In this respect many readers will have notice that in recent years there has been a trend away from ploughing land following harvest towards what is known as “minimum tillage” where the farmers pass over the stubble with a various types of machinery which usually comprise a combination of discs and tines of one form or another. The seed for the next crop is then “direct drilled” in to the seed bed which has been created. This makes sense on various levels; first it maintains the soil structure which is otherwise broken up during conventional cultivation techniques because a plough basically inverts the soil. Once ploughed the soil has to be broken down again by various other machines to create a suitable seed bed in to which the next crop can be drilled. This work is in itself expensive in terms of machinery and fuel.
At another level the minimum tillage techniques are also believed to preserve an better population of earthworms which help with the soil structure and having been on one farm walk earlier in the year, it was clear that this technique had retained far more moisture in the soil than would otherwise have been the case had the soil been ploughed. This has been particularly important in recent dry years when spring sown crops in particular have suffered from the drought conditions.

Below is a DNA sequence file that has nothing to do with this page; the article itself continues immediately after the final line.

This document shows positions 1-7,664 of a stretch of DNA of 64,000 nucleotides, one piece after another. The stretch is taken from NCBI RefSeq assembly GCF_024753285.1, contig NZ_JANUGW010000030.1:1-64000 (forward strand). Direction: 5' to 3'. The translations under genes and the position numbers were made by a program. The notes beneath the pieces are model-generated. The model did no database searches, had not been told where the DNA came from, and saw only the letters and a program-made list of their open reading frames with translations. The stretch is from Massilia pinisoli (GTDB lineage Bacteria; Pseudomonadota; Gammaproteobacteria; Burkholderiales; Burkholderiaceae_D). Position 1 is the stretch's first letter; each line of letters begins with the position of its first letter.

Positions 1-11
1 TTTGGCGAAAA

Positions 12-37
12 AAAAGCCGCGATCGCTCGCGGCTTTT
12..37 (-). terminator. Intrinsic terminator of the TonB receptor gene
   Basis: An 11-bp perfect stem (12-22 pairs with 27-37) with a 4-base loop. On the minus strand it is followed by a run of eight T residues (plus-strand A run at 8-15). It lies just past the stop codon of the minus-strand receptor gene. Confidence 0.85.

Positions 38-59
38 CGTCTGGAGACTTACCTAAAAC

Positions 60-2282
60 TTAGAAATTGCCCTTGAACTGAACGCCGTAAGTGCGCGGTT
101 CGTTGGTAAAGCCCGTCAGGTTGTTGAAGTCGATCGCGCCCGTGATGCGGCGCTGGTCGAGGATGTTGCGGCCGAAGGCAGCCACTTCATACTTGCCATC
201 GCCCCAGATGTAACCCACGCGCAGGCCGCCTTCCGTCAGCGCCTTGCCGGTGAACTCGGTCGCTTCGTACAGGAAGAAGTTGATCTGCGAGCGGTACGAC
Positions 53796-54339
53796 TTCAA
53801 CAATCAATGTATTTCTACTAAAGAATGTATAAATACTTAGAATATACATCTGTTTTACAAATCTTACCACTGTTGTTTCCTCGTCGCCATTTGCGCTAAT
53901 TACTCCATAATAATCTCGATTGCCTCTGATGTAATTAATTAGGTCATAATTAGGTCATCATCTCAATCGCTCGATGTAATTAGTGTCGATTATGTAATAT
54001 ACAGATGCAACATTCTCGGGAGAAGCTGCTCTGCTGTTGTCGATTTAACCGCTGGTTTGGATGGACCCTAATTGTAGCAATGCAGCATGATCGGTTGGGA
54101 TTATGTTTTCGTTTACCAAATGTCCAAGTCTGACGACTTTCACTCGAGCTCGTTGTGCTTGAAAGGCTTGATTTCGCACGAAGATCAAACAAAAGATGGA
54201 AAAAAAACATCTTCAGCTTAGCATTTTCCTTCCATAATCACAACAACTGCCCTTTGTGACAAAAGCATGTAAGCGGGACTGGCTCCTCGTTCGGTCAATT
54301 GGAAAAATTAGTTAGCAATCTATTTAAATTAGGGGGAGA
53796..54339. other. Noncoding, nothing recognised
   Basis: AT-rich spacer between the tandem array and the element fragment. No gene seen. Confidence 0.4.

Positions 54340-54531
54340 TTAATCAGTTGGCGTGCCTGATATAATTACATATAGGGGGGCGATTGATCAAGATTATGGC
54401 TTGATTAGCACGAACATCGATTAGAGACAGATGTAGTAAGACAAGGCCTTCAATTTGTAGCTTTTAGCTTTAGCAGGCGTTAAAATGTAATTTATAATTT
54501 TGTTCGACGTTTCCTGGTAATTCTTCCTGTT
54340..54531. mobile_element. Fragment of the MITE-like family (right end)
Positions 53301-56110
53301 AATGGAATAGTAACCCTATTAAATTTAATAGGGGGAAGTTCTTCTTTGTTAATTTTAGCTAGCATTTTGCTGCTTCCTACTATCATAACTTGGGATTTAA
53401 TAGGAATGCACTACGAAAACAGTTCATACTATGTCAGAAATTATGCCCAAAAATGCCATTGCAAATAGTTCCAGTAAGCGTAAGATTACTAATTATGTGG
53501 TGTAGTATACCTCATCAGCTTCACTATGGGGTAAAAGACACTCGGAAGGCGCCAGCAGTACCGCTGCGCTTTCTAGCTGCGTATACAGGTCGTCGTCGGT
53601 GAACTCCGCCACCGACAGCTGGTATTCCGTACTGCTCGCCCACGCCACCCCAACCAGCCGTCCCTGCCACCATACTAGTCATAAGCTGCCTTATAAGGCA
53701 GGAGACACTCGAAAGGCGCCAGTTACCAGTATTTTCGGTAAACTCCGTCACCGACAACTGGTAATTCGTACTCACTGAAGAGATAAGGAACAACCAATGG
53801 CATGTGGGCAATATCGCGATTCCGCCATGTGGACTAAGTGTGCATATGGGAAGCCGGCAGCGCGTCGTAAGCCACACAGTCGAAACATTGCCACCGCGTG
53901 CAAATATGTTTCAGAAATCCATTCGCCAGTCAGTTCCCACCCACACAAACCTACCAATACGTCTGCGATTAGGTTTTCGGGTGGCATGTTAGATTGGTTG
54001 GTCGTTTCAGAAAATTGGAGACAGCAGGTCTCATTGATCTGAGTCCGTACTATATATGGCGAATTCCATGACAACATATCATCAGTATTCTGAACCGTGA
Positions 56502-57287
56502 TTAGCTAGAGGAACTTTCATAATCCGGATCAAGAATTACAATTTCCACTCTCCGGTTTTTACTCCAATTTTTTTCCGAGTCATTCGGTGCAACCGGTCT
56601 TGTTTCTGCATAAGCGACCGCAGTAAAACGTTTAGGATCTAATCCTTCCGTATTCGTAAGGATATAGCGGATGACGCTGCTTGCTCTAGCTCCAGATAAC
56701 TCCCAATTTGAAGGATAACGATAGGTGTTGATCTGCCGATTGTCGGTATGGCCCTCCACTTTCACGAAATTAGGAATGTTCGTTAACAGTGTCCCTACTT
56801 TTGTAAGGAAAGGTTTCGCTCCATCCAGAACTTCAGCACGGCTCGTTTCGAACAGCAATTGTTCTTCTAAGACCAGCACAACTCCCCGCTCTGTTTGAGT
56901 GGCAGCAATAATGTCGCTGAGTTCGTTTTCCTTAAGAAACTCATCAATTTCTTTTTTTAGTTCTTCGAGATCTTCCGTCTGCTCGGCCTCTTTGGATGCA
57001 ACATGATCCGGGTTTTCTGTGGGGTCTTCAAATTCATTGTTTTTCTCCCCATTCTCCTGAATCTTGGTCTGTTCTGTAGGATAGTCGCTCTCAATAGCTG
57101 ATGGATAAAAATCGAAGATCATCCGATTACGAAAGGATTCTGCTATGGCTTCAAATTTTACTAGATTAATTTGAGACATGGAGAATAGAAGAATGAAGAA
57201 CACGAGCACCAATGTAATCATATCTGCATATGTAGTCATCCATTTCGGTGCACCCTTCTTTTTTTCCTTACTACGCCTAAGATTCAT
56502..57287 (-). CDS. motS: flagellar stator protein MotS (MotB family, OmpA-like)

However, what I had not realised until I read a recent report of some field trials is that there can be a very significant benefit in yields for wheat crops which have been the direct drilled rather than using conventional cultivation techniques.
A recent study carried out in Suffolk has shown that the average yield from 31 plots which were direct drilled was 3.7t/acre as opposed to an average yield from all the conventionally drilled plots of 2.9t/acre. This represents an increased yield of over 25% which seems quite staggering to me and begs the question why everyone is not adopting this technique.
One reason is perhaps the fear that it is more difficult to control weeds, which is probably true, particularly for such things as “black grass” which can be very pernicious but the benefits of minimum tillage do seem quite compelling and so I suspect this will be an increasing trend for many arable farmers.
James Stephen MRICS FAAV
Rural Practice Chartered Surveyor, Wells